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Raising the Bar in Rehab

Distracting Your Patients into Exercise

Published November 4, 2010 5:27 PM by

There are a lot of times during my day when patients are not exactly thrilled with the options I give them for their therapy sessions. Not to fault the patients; we all get into periods where our motivation dips and nothing sounds appealing. "Well, Mr. Smith, we can either work on some strengthening exercises for your quads or some standing balance exercise." Mr. Smith sighs and then defers the decision to me. "Whatever you want to do it fine" - even though I can tell his spark is not lit.

This is one of the situations I struggled with when I first finished school and started working full-time. I was so excited about graduating and entering the "real world" that I thought everyone else should be equally as excited. Sure, my patients were participating, and showing up for their appointments instead of canceling - but there wasn't a lot of enthusiasm bursting from the seams of each activity. How was I supposed to make the most of every session?

Ah, the power of distraction. Now, this strategy does not always work. Actually, there have been times when my attempts at distracting a patient will backfire. However, when the right patients come along at the right time, they may love talking about their hobbies or grandchildren so much that they don't even realize the exercises we are doing. They laugh and joke while I stretch out their heel cords and I am able to achieve more range of dorsiflexion than I had in prior sessions. It is really a wonderful feeling to find the right conversation to complement your session and help your patients enjoy their therapy time.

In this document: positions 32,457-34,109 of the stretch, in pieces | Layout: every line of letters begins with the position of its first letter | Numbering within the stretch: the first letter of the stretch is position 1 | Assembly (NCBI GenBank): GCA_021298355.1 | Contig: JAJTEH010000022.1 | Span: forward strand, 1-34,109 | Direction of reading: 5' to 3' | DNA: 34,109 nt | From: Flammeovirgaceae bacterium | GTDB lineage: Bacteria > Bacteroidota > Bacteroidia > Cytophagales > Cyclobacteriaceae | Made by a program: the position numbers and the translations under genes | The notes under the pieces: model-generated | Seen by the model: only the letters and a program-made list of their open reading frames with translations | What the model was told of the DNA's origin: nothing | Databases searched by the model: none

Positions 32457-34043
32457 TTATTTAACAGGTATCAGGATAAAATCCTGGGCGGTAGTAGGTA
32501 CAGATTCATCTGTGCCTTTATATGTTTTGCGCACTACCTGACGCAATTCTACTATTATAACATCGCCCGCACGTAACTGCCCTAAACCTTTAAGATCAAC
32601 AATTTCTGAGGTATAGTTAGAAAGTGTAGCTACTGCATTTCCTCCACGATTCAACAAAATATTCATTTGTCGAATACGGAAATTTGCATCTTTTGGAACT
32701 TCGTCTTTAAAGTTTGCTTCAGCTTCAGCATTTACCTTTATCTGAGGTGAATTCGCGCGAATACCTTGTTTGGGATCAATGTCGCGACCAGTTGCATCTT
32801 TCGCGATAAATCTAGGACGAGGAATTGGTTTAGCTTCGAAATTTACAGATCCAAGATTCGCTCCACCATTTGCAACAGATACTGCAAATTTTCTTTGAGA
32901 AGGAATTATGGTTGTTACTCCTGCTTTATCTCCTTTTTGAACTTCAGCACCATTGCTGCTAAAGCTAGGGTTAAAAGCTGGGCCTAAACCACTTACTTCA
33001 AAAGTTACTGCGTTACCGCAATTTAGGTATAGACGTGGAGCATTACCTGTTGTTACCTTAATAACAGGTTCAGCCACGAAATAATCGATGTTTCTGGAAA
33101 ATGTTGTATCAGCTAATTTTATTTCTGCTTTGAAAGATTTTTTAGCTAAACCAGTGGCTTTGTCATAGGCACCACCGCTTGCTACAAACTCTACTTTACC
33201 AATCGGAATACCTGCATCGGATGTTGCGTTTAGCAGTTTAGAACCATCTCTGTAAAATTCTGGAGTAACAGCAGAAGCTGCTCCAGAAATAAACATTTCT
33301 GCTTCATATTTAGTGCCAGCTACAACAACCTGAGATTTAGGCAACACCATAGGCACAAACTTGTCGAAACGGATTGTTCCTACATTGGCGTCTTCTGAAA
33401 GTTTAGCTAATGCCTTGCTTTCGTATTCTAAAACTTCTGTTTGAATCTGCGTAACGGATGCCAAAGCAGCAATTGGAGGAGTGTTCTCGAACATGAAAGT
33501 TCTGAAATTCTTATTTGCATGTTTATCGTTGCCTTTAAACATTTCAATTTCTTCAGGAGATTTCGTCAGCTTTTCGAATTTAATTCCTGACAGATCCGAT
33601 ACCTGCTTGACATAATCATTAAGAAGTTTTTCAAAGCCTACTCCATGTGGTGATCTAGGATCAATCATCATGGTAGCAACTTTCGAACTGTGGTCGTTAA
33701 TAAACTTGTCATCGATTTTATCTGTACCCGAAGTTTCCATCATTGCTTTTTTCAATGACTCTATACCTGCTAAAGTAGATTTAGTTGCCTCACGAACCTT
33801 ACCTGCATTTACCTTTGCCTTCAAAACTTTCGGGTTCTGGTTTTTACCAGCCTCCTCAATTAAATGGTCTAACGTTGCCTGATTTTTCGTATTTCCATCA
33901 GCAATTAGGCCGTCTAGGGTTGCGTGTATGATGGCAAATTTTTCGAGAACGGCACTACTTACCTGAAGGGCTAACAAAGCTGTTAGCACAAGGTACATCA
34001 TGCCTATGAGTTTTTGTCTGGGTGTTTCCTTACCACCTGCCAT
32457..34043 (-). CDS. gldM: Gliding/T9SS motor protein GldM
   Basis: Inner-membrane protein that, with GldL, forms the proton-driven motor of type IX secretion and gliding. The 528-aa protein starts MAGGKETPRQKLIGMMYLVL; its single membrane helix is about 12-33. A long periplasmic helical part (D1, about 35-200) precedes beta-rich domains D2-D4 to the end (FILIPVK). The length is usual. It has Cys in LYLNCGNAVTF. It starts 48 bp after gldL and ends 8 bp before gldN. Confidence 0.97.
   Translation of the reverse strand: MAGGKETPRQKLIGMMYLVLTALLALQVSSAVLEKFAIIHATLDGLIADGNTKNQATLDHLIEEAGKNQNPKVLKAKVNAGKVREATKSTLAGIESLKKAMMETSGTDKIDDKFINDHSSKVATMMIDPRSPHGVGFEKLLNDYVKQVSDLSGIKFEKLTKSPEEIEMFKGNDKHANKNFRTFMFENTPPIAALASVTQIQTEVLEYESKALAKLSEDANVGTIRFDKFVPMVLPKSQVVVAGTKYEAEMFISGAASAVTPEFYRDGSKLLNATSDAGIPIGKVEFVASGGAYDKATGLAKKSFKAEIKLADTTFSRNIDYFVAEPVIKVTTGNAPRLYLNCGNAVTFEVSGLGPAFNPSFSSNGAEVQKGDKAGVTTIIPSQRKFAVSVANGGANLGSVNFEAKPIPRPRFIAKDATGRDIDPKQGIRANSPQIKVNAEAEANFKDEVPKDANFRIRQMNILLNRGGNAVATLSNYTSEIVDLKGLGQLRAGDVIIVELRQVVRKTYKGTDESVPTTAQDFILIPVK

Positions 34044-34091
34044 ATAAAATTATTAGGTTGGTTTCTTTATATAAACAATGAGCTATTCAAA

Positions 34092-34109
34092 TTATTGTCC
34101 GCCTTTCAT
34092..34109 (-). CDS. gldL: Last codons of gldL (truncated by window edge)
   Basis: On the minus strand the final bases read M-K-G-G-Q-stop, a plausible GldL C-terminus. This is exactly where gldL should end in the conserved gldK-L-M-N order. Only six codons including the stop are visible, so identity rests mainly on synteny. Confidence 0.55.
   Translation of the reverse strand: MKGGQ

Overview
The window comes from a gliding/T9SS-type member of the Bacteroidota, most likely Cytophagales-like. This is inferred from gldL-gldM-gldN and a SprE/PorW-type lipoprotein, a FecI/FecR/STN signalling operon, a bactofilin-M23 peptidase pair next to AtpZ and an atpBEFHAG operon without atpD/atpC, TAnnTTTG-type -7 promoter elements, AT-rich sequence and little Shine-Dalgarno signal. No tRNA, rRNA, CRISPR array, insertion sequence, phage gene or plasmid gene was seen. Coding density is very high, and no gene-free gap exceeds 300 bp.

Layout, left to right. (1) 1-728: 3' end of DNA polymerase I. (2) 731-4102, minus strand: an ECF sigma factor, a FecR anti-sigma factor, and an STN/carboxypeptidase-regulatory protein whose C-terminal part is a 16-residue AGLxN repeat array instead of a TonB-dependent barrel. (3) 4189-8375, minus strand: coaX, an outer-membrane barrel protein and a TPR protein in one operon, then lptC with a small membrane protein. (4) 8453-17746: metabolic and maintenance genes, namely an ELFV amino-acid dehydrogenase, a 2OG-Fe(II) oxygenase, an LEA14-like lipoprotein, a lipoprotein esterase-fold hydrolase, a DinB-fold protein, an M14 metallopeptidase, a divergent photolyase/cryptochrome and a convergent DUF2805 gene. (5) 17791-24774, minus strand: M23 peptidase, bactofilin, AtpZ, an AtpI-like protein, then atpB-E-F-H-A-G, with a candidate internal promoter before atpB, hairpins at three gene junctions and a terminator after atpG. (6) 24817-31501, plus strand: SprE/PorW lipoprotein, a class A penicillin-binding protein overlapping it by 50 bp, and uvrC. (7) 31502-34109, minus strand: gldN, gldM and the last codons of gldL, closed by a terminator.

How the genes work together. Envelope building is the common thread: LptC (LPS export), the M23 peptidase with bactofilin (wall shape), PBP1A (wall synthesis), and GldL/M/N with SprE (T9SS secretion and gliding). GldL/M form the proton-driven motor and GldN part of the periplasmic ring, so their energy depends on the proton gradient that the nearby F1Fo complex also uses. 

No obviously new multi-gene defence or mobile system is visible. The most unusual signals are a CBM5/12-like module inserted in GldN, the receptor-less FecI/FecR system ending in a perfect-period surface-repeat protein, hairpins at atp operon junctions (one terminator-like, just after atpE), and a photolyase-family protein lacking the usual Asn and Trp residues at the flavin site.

Believe it or not, the same concept applies to myself. I don't enjoy upper-extremity strengthening, like, at all - but if I have Survivor on the television or listen to some good music, I can make my way through a few push-ups and dumbbell lifts. There has been more than one occasion when I hang up the telephone and realize I've finished all the dishes in the meantime. In school, I often found ways to occupy myself while I was waiting for my test grades to be uploaded onto the school Website.

What do you think? Have you found successful ways of keeping our patients' attention away from the task at hand? Do you distract yourself?


In response to your topic I have read alot of research on the use of virtual reality as a means of keeping patients motivated and engaged in the therapy.  Have you ever used or seen virtual reality treatment used in physical therapy?

The virtual reality take be in form of an avatar that mimics the patient's movement or a 3D immersion the patient views in first person.

If you haven't used this technology do you think it would help in your effort in motivating your patients?

richard, , Student Uconn November 5, 2010 8:22 PM
Waterbury CT

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